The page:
The methodology applied in this study is robust but is not without some limitations. The participating farmers may not be representative of all farmers within the study areas although there is no reason to suggest that their spraying practices are any different to those of the wider farming communities. In the UK, Government Ministers must approve all pesticides before they can be marketed or used and everyone who uses pesticides must have adequate guidance, instruction or training for their correct use and must ensure that all reasonable precautions are taken to prevent spray drift.12 It was clear from the farmers’ spray records that a number of pesticide products were applied throughout the spraying season (dependent on crops, infestation, weather conditions and other factors) and so the number of relevant spray events observed may differ from year to year. Spray event start and finish times were obtained and residents were asked to provide details of their activities in the 48 h period before provision of each urine sample. However, it was not possible to establish from this when, where or how the residents’ potential exposure to the assessed pesticides may have occurred. Following due consideration of preliminary modelling and the peer-reviewed literature,13 first-morning void samples were requested from participants. There is the possibility that the urine void with the highest biomarker concentration was missed however no significant relationship between biomarker concentrations and timing of spray event was found for any of the pesticides. Weather information, whilst obtained by both the farmer and the research team, was typically reported from weather stations located in some instances several miles away from where the spray took place. It is possible that the available wind speed and direction information may not reflect what actually occurred during the given spray event and so was not considered further. Good spray event information was obtained from the farmers participating in the study. However it is not possible to establish whether residents were potentially exposed to any additional relevant spray applied by non-participating farmers in the locality. Given the scope of the study, the number of dietary-related questions was kept to a minimum, restricted to the consumption of food from the residents’ garden and organic food (as reported in the background questionnaire). In retrospect, the inclusion of additional food-related questions may have been useful in explaining some of the results observed. Residents (adults aged 18 years and over and children in their care aged 4–12 years) were recruited, with infants (<4 years old) and adolescents (13–17 years) being excluded from the study. This pragmatic decision was taken due to likely difficulties being encountered with obtaining relevant urine samples from babies and toddlers and adolescents potentially being less engaged with the study and so the exposures of these sub groups was not determined.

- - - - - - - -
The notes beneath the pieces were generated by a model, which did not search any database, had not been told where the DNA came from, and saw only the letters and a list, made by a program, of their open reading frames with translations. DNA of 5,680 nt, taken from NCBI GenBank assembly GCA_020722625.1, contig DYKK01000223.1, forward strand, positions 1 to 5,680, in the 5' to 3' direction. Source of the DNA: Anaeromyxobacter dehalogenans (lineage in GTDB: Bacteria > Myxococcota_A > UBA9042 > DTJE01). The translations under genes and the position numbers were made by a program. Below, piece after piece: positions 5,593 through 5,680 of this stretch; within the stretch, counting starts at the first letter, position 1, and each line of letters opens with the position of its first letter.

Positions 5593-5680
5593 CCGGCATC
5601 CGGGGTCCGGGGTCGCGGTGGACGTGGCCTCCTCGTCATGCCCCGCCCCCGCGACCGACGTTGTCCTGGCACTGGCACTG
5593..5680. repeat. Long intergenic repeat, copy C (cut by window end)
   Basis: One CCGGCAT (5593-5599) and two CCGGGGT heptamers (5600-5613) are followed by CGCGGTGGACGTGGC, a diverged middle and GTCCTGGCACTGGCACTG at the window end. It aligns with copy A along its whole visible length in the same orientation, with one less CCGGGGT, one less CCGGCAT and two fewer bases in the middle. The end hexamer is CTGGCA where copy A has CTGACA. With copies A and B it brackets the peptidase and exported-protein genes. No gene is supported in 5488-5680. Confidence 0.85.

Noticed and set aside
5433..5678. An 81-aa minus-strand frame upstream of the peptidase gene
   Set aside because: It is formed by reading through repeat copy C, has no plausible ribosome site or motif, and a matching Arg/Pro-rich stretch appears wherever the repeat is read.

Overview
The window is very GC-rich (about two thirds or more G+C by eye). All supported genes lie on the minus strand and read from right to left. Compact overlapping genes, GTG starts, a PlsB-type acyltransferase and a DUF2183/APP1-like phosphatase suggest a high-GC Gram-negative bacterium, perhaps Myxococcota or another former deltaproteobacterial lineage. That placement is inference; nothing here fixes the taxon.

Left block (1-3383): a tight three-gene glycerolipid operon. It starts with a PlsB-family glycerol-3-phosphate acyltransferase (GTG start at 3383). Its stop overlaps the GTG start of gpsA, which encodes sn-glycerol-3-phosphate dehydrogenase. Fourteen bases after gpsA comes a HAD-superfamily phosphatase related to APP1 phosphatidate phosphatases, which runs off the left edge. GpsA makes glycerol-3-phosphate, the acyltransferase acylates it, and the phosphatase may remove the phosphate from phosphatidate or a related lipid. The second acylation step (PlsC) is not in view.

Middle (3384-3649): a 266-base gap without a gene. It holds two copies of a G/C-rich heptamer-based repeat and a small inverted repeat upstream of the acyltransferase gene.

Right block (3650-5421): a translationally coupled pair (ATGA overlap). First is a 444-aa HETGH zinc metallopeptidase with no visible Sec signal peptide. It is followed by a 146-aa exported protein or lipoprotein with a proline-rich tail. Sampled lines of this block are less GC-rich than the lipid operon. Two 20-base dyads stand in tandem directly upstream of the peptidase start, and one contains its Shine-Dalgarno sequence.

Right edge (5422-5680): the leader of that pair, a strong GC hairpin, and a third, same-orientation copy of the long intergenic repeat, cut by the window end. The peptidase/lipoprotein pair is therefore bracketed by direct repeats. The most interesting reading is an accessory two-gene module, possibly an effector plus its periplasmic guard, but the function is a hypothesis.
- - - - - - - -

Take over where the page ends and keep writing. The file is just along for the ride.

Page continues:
All laboratory methods for the urine samples showed good day-to-day repeatability and were based, where possible, on validated methods (see Supplementary Information) with comparable LODs to those already reported and used in environmental exposure studies. Where known, the primary or most abundant biomarker was measured; measuring multiple biomarkers for the same pesticide would not have increased the sensitivity of measurement unless all metabolites are converted to a single biomarker. All chlorpyrifos and chlormequat samples were analysed within the timeframe of the stability trials. The length of each analyte stability trial was determined by available samples within the data set. Some samples for captan and cypermethrin were analysed outside of the evaluated stability time frame. These samples have not necessarily degraded but extended sample stability was not evaluated due to insufficient sample volume. It is considered that the biomarkers and methodology used were demonstrably fit for purpose.

When considering the generalisablity of the study results to other pesticides, consideration should be given to the spray techniques used and their potential to distribute the pesticide beyond the target area and the propensity for the pesticide to redistribute post application. The spray equipment and techniques used by the participating farmers were not atypical and were reportedly used when applying other pesticide products to the given crops throughout the spray season. The range of vapour pressures for the relevant products considered in this study ranged from 0.0023 to 1.43 mPa at 25 °C, of which the highest was for chlorpyrifos. Monitoring in the USA suggests that chlorpyrifos is the worst known case for vapour concentrations42 and so we consider that our study covers both the likely spectrum and worst case vapour pressures used in modern day pesticides in the UK (and perhaps more widely). Orchard spray techniques are usually considered as potentially giving rise to higher levels of pesticide drift (and therefore potential exposure) in comparison to field crop spraying practices. For example, measurements of bystander exposure during UK field crop spraying and orchard spraying applications have been reported.43, 44 For boom sprayers the average potential dermal exposure (PDE) for a bystander, positioned 8 m downwind from the sprayer and the average amount of spray potentially inhaled in the breathing zone were 0.1 ml spray/person and 0.006 ml spray/person, respectively. For orchard sprayer applications the equivalent PDE and inhalation values were 3.7 ml spray/person and 0.002 ml spray/person. Given that we collected in excess of 300 orchard spray event samples, which also included those related to chlorpyrifos, we consider that our study adequately considers potentially higher risk spray techniques, of which the majority of the urinary biomarker results were observed to be less than the analytical LOD.